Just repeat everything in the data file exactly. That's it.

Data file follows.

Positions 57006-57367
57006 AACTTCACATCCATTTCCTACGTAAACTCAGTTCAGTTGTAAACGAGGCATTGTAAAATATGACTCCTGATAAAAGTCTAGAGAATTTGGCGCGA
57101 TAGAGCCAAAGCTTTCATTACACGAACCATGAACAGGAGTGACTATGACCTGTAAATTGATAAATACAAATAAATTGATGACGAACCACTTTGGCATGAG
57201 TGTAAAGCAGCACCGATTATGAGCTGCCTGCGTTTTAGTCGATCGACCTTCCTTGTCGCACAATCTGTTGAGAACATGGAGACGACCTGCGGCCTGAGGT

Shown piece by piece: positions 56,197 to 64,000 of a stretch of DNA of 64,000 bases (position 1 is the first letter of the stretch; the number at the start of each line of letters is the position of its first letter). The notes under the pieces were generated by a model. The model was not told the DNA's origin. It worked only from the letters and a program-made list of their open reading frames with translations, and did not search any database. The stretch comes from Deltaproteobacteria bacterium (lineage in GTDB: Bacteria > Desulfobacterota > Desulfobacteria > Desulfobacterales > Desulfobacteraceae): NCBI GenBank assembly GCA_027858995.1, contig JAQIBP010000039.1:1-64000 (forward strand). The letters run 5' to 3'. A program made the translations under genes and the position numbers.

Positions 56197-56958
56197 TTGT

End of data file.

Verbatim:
Positions 57006-57367
57006 AACTTCACATCCATTTCCTACGTAAACTCAGTTCAGTTGTAAACGAGGCATTGTAAAATATGACTCCTGATAAAAGTCTAGAGAATTTGGCGCGA
57101 TAGAGCCAAAGCTTTCATTACACGAACCATGAACAGGAGTGACTATGACCTGTAAATTGATAAATACAAATAAATTGATGACGAACCACTTTGGCATGAG
57201 TGTAAAGCAGCACCGATTATGAGCTGCCTGCGTTTTAGTCGATCGACCTTCCTTGTCGCACAATCTGTTGAGAACATGGAGACGACCTGCGGCCTGAGGT

Shown piece by piece: positions 56,197 to 64,000 of a stretch of DNA of 64,000 bases (position 1 is the first letter of the stretch; the number at the start of each line of letters is the position of its first letter). The notes under the pieces were generated by a model. The model was not told the DNA's origin. It worked only from the letters and a program-made list of their open reading frames with translations, and did not search any database. The stretch comes from Deltaproteobacteria bacterium (lineage in GTDB: Bacteria > Desulfobacterota > Desulfobacteria > Desulfobacterales > Desulfobacteraceae): NCBI GenBank assembly GCA_027858995.1, contig JAQIBP010000039.1:1-64000 (forward strand). The letters run 5' to 3'. A program made the translations under genes and the position numbers.

Positions 56197-56958
56197 TTGT